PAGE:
Indeed, the whole vision thing gets particularly troubling with the staff report we considered on January 20. Look to page 3 of the main body of Monday's report, and we find the original vision sliding even further out of sight. Here, we read:
The key objective of the Forest Management Plan is to maintain the ecological integrity of the Park by allowing natural process to occur, with the intention of accommodating sensitive recreational uses while allowing the forest to reach the climax stage of maturity.”
Mundy Park (Photo: City of Coquitlam)
Get that? Where we started out by describing a vision that clearly stated the main reason for having a healthy forest was for the benefits to be derived by the citizens of Coquitlam, we now have a vision that declares the main reason that we intend to spend hundreds of thousands of dollars to better manage this forest is – not to better serve the public – but, rather, to protect the forest’s “ecological integrity” [something, by the way, that I consider an impossibility in an urban setting] while merely "accommodating" use by the citizens – and only “sensitive” recreational uses at that.
I must note here that the Diamond Head Consulting report, which summarizes ideas coming from a workshop with the Community Focus Group, contains different wording yet again – including a Draft Vision Statement that is more in line with council’s original intent. This report is appended to the January 20 staff report.
But, regardless of that Draft Vision Statement wording, what’s important is how staff interprets and puts into action the wording. And, given the interpretation on page three of Monday’s report– where “sensitive recreational uses” are merely to be accommodated -- I feared that staff may be headed in a direction that is not in line with either council’s or the advisory committee’s intentions.
With all this explanation complete, I then told committee that, if we are going to spend all this time, effort and money, our primarily vision should be to maximize the benefit that this expenditure will deliver to our citizens. This is the view of Mundy Park that is held by the vast majority of Coquitlam residents, I'm sure.
Indeed, it would be a regrettable waste of taxpayers’ money if we proceed with a Forest Management Plan whose primary goal is to enhance impossible-to-achieve “ecological integrity” at the expense of protecting and improving the park so that the benefits to the residents of Coquitlam can be maximized.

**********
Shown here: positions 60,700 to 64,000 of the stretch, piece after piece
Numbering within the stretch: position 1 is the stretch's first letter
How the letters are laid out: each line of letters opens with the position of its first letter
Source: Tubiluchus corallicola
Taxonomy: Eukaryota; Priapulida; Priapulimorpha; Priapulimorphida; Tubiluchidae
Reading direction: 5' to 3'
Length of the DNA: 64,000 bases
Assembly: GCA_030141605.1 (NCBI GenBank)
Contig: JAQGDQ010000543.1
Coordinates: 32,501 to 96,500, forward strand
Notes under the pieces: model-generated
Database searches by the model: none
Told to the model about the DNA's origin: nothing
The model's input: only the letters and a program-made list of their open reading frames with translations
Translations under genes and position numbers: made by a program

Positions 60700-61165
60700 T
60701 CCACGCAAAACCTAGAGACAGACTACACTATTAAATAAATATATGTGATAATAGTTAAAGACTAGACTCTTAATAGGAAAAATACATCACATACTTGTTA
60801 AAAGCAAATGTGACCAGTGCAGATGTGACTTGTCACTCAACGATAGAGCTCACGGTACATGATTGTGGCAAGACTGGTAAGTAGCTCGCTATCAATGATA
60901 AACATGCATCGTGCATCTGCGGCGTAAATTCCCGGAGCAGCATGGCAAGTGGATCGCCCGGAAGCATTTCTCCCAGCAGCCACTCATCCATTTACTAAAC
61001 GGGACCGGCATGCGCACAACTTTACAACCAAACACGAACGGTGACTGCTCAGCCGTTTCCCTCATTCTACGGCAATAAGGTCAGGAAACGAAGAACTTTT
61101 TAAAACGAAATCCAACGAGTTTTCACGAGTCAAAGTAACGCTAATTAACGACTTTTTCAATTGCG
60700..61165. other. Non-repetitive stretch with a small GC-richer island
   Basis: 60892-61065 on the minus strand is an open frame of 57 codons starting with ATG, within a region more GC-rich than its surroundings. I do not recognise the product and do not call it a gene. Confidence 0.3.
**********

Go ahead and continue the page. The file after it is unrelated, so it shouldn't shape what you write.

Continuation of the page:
I argued that we should return to the original vision, the one that received clear support from council and is reflected in the Community Focus Group’s Draft Vision Statement. I said that we needed to spell out very clearly that the goal of spending this money is not to foster a healthy urban forest primarily for its own sake, but rather so that it may continue to provide the tremendous benefits that it currently provides to the Citizens of Coquitlam.
And, in the end, I received very firm assurances that public use and forest protection/enhancement would go hand-in-hand, and that the forest would not be treated as some sort of pristine ecological preserve from which people would be excluded. And thank goodness for that!


  1. Thanks, Terry!

    Keep up the good work.

  2. I spent quite a few hours over the past weekend researching all this, and was pleased that my work bore fruit!

  3. Excellent work Mr. O'Neill - Mundy Park should be " if we are going to spend all this time, effort and money, our primarily vision should be to maximize the benefit that this expenditure will deliver to our citizens."
    I walk our dog in the park daily and I concur with your stated point of view!